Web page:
Halp! I’m buying a car for the first time, looking at hatchbacks. I’m between the Honda Fit and the Nissan Versa Note, cuz they have awesome cargo space and mpg, and are decently affordable. I found some 2017 Honda Fits in my price range with rebuilt titles, that have been in minor accidents and repaired. In the $9000-$11000 range with option to buy an extended warranty. The particular dealership I found specializes in fixing up cars classified as “total loss” and has AMAZING reviews on multiple websites. But is this a horrible idea??? I also have a 2016 base model Nissan Versa Note on hold at a dealership, it’s $9800 and certified pre-owned with a 7 year warranty. I feel like that’s the practical option but manual windows and locks seem annoying. Should I take the risk/extra upfront cost on a rebuilt Honda because it’s such a great car company, and has more desirable features? Or should I go with the cheaper Versa that already has a warranty? Would love your thoughts. Thank you!! ~Kate
Inspect for quality of work and alignment problems. Pay a significant discount 25-50%. Make sure insurance can be gotten. And don’t plan on selling it again. It’s a risk but can save some money. Luckily my son’s got hit and was totaled so we didn’t have to try and sell it. His did ok but it always had one rear wheel that was out of alignment but didn’t affect much except tire wear. You really want someone to take a good look at it though on a lift.
Thanks so much for the reply! I’ll definitely need to get a secondary mechanic to take a look at it if I go in this direction, thanks for the tip. It feels more risky than the Versa option for sure, but it also could be completely fine with few problems…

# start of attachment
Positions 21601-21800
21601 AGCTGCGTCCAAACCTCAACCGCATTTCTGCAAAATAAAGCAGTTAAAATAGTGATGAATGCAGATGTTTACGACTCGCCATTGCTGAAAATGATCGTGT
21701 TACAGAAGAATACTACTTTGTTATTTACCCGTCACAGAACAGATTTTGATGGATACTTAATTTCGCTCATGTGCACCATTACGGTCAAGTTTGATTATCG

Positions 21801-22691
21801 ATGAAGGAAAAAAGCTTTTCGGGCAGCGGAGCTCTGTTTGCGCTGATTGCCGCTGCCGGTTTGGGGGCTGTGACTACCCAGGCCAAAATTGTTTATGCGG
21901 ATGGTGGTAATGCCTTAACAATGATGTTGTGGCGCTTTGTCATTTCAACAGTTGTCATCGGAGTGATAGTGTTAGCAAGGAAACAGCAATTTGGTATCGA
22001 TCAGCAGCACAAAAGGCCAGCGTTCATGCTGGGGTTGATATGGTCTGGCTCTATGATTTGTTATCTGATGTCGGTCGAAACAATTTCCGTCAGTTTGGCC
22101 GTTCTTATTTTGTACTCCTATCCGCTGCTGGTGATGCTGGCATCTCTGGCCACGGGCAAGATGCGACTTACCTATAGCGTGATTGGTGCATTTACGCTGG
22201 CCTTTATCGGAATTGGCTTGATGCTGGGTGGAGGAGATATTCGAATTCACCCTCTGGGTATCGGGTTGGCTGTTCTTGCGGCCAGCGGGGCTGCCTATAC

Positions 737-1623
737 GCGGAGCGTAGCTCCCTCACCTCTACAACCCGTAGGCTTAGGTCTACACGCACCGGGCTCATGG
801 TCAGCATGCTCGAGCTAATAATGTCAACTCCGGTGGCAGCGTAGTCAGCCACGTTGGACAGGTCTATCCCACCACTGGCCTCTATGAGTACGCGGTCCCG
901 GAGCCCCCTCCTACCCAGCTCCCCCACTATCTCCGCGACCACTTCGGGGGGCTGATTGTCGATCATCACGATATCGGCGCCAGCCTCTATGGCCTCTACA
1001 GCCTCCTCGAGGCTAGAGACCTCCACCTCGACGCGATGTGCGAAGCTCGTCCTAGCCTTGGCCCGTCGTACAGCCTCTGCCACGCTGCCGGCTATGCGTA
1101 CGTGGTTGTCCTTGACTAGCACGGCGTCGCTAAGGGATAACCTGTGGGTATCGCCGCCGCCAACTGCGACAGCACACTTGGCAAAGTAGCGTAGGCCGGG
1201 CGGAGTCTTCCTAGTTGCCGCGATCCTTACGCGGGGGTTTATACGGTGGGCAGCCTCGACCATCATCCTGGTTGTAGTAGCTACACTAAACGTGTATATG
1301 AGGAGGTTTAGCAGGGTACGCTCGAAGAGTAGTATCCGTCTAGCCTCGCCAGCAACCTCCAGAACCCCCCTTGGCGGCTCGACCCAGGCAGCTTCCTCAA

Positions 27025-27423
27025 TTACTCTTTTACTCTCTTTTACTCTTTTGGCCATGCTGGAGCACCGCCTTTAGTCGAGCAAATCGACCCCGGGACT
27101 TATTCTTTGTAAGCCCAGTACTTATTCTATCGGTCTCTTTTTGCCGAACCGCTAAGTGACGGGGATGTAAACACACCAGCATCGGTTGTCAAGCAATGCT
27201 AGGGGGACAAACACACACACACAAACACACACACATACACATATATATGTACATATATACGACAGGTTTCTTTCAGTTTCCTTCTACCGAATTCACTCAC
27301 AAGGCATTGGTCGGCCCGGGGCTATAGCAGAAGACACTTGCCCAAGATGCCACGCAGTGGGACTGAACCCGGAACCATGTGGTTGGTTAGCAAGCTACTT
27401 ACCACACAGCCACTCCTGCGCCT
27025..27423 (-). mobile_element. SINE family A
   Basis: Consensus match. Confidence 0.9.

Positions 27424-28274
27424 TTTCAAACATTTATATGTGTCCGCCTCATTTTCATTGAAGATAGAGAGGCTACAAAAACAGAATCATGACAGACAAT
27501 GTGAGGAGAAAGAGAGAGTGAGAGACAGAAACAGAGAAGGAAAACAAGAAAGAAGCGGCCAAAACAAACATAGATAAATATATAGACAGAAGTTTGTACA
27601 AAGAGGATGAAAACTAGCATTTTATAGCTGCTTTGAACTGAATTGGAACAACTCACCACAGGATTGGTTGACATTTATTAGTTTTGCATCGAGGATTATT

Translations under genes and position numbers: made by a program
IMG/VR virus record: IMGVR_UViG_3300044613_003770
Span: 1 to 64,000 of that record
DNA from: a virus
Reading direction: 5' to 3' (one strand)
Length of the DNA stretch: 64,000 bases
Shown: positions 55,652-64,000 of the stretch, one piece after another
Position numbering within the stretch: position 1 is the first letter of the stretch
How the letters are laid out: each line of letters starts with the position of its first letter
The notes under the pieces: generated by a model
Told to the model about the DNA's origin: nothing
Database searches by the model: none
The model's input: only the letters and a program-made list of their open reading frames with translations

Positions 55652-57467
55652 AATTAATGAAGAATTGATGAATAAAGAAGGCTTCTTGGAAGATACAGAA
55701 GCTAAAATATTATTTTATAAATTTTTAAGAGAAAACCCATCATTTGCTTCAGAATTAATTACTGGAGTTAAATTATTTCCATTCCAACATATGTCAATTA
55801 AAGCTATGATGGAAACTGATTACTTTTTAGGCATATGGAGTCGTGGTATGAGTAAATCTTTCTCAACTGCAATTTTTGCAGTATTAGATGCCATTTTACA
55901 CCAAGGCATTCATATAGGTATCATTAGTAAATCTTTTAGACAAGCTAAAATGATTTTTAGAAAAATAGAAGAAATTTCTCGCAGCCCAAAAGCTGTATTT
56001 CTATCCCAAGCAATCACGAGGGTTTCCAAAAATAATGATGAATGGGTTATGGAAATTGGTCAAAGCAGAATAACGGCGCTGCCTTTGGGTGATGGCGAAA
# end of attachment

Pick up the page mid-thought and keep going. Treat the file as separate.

Don’t kid yourself. A car involved in a minor accident is never a total loss or needing a rebuilt title. These were major wrecks requiring extensive rebuilding. It may not look like it from the outside. Most major rebuilt vehicles I’ve looked at had issues. Incomplete reassembly, mismatched parts, stuff missing etc. Every one had the undercarriage or frame newly undercoated. Looks great, hides things…
Check with your insurance. They may not fully cover a rebuilt title car. Guess why?
Doesn’t sound like a good deal to me.
In my area there are 13 2017 Honda Fits with no reported accidents, one owner, low mileage cars in your price range
Don’t do it. It’s that simple. Too many potential problems.
Do yourself a huge favor. Forget rebuilt totaled cars. In my opinion these are not for first time buyers if they are for any buyers.
It’s a lot of money to spend. Do some homework. The time study a car is before the purchase. Knowledge is power.
I’d pay attention to any factory(from the manufacturer) warranty (as opposed to dealer provided warranty) remaining on the vehicles you’re considering.
Learn what a manufacturer’s CPO (Certified Pre-owned) vehicle/warranty is, as opposed to a dealer CPO car.
I’d sooner consider a former rental car from a company like Enterprise before I’d look at rebuilt salvage cars. I have bought several former rental cars, all good ones.
Do a bunch of comparison shopping prior to purchase, paying attention to things like vehicle features/options, factory warranty, wear and tear, etcetera.
Can flooded cars be cleaned up and retitled? A lot of gremlins would be hiding in a car that has had water over the door thresholds.
Listen to @TwinTurbo - it’s incorrect to claim that ‘minor accidents’ were involved. If that’s what they’re telling you, they are lying to you. Do you want to do business with a company like that?
Yes, us up in the northern states have to watch out for flood damaged cars that came from the south with washed titles.
After Katrina, there were a lot of them.
Multiple sites with Amazing reviews ? That in itself would activate my ’ Bogus ’ alarm.
Seriously a first time buyer or even someone with limited mechanical skills has no business with a salvage title vehicle .
I also wonder why a dealer would hold a used vehicle unless the hold fee was not going to be refunded if you don’t buy it.
I had a colleague who only bought cars with rebuilt titles. One car that she owned had real rust and paint issues and the car was too new for these problems